Tuesday, February 14, 2017

A Community College Student and a Socialite Heiress

Quackery at Planned Parenthood, 2007

Edrica Karla Goode went to a Planned Parenthood in Riverside, California, on January 31, 2007, for a safe, legal second-trimester abortion. She was a little over 14 weeks pregnant.

A nurse there inserted laminaria to dilate Edrica's cervx, although Edrica had "odiferous creamy-colored discharge", indicative of a vaginal infection, at the time. Laminaria are sticks of seaweed that absorb moisture and expand, so they would wick any bacteria or viruses from the vagina into the uterus.

Edrica, who had not told her family about the abortion, did not return to the facility to have the laminaria removed and the abortion completed because her mental state had deteriorated overnight. She had became feverish, her mother said. She became mentally "confused and disoriented," not knowing what day it was, and started acting aggressively. She also began vomiting.

Planned Parenthood's patient profile for Edrica said that they mailed Edrica two letters telling her that she had to return and have the laminaria removed, but Edrica's mother said that the letters never arrived. She does indicate that Planned Parenthood called, but that Edrica was too sick to take the calls.

Edrica's family took her to Riverside County Regoinal Medical Center on February 4. A blood test there revealed the pregnancy to the physicians, but the hospital did not perform a pelvic exam because at the time Edrica was unable to consent to the examination due to confusion and inappropriate speech.

Edrica was treated in the medical ward for five days, then transferred to a psychiatric unit, which promptly sent her back to the medical unit to have them check her for possible sepsis. There, her condition continued to deteriorate. After Edrica's boyfriend told her family about the visit to Planned Parenthood, staff at the hospital performed a pelvic examination and discovered the laminaria, along with some gauze. Edrica miscarried that day, and died the next day, Valentine's Day.

The coroner's report attributes Edrica's death to toxic shock syndrome, prolonged retention of laminaria, and pregnancy. Which means that her death will likely be counted as a pregnancy death by health statisticians, but not as an abortion death because no abortion actually took place.

Edrica had been a student at Riverside Community College. Her mother said that she enjoyed traveling and reading. Her mother, Aletheia Meloncon, commented, "My daughter made a choice, but she didn't choose to die." She added, "A lost dog gets more attention than my daughter did. This has really torn at my family."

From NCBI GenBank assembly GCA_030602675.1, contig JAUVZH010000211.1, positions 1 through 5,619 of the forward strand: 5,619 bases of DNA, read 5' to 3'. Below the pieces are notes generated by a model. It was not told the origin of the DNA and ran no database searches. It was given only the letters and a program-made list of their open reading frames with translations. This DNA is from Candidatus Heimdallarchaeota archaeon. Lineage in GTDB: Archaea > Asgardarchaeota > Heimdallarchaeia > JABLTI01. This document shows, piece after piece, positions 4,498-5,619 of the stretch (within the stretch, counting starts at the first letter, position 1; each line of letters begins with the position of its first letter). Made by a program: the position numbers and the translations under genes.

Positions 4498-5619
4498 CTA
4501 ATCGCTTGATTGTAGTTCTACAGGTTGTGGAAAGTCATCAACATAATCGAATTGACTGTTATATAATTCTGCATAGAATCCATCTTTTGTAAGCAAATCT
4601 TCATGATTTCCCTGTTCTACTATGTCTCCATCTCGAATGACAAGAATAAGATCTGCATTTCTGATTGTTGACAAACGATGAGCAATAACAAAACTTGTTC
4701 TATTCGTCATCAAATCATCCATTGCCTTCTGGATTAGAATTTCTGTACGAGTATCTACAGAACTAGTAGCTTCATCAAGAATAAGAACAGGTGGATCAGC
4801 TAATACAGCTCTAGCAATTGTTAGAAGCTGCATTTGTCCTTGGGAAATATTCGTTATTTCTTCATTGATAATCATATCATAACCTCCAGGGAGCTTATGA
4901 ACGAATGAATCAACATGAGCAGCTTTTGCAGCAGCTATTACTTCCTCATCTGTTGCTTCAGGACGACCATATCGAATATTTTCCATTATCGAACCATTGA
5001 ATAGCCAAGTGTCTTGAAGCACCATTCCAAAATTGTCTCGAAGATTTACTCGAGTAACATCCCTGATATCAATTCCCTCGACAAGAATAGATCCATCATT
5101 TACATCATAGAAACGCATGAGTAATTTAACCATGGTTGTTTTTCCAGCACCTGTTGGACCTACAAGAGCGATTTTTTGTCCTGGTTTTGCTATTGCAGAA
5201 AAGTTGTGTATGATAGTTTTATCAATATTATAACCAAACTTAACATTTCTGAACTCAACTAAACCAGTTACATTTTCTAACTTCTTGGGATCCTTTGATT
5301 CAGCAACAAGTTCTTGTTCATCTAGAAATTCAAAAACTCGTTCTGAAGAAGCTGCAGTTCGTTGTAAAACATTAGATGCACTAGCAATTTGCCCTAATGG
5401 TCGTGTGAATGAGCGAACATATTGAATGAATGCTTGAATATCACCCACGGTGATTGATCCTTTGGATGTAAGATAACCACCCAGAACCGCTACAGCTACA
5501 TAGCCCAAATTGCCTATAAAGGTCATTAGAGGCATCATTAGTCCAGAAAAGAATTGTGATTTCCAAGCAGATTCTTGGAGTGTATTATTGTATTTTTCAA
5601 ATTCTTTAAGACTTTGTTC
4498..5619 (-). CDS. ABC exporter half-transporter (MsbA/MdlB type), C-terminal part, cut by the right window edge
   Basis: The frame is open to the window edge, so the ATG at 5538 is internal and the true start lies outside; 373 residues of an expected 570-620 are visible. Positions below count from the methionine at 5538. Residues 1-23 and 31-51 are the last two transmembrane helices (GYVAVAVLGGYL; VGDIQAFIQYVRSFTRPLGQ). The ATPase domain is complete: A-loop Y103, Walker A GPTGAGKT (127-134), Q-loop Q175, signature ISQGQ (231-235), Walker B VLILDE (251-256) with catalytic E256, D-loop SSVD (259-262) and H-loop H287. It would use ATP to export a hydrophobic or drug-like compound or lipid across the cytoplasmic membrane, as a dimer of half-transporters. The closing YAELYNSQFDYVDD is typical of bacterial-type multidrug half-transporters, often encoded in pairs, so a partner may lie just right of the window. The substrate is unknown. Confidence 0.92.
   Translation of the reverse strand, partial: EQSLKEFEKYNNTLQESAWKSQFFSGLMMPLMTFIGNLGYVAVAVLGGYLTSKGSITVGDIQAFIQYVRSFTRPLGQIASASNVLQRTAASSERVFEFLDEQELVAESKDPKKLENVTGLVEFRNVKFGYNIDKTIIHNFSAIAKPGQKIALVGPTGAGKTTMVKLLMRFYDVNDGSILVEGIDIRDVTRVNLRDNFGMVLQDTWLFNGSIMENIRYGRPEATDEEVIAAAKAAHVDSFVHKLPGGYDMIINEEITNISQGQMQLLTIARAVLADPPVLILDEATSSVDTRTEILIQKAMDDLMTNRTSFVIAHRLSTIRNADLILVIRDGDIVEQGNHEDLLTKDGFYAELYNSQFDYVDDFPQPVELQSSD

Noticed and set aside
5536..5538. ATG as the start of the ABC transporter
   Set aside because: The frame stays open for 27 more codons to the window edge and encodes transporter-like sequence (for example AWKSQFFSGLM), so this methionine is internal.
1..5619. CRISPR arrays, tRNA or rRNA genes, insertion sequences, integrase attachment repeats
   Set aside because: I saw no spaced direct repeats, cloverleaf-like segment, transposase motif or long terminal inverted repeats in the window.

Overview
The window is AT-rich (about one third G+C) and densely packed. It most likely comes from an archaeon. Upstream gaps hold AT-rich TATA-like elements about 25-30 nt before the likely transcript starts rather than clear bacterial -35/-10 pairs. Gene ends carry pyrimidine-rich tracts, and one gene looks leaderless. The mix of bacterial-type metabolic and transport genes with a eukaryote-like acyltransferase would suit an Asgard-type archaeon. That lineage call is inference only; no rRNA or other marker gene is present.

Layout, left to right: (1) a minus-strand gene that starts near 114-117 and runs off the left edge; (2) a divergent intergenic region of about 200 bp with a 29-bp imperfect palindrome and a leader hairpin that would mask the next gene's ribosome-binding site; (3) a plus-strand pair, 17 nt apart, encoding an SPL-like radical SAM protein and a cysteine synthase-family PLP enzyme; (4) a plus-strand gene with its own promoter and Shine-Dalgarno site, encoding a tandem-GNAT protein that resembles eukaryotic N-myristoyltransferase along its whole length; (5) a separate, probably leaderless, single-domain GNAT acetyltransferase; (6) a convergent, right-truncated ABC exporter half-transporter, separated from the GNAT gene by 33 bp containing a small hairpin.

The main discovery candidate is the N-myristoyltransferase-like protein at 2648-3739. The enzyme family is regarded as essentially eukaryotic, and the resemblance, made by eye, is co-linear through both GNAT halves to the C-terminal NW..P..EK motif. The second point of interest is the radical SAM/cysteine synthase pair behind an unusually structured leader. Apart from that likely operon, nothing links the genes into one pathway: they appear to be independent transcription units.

Edrica is the third known death among Planned Parenthood patients in California in the last four years. Holly Patterson, 18, died of an infection after an RU-486 abortion in 2003. Diana Lopez, 25, bled to death in 2002 after her cervix was punctured during the procedure. Edrica's mother's lawyer indicates that Planned Parenthood did not report any of these deaths to the state, as required by law.

A Socialite's Brutal Death in 1942

A newspaper photo of a young, plump-faced white woman with late 1930s style makeup and hair
Florence Nimick Schnoor
At around 4:00 p.m. on February 14, 1942, socialite Florence Nimick Schnoor, age 24, died at St. Joseph's Hospital in New York of what the coroner called a "brutal and inept" illegal abortion.

Florence, grand-niece of Andrew Carnegie and heiress to a Pittsburgh steel fortune, had eloped with Richard H. Schnoor, sergeant-at-arms of the New York State Assembly, one week earlier. The couple had met the previous September at "a fashionable Greenwich tavern." After their elopement, they'd moved into Florence's rooms at The Maples.

Her husband reported that he had taken her to White Plains so she could catch a train to New York for a day's shopping. Later that morning, she called and asked him to pick her up at the station. He found her obviously ill and asking for a doctor. He took her straight to the hospital, where she died three hours later.

Doctors reported that Florence refused to discuss her case at all, much less implicate the abortionist, despite pleas from her husband.

Investigators contacted all 200 people whose names were in Florence's address book, but were unable to gain any clues as to who performed the fatal abortion. All they were able to piece together is that Florence evidently paid $40 for the abortion, since her husband reported that she had left for New York with $50 in her purse and there had been $3 in her purse when she was hospitalized..

Florence's husband was not implicated in her death; police believed that he had not even known Florence was pregnant.

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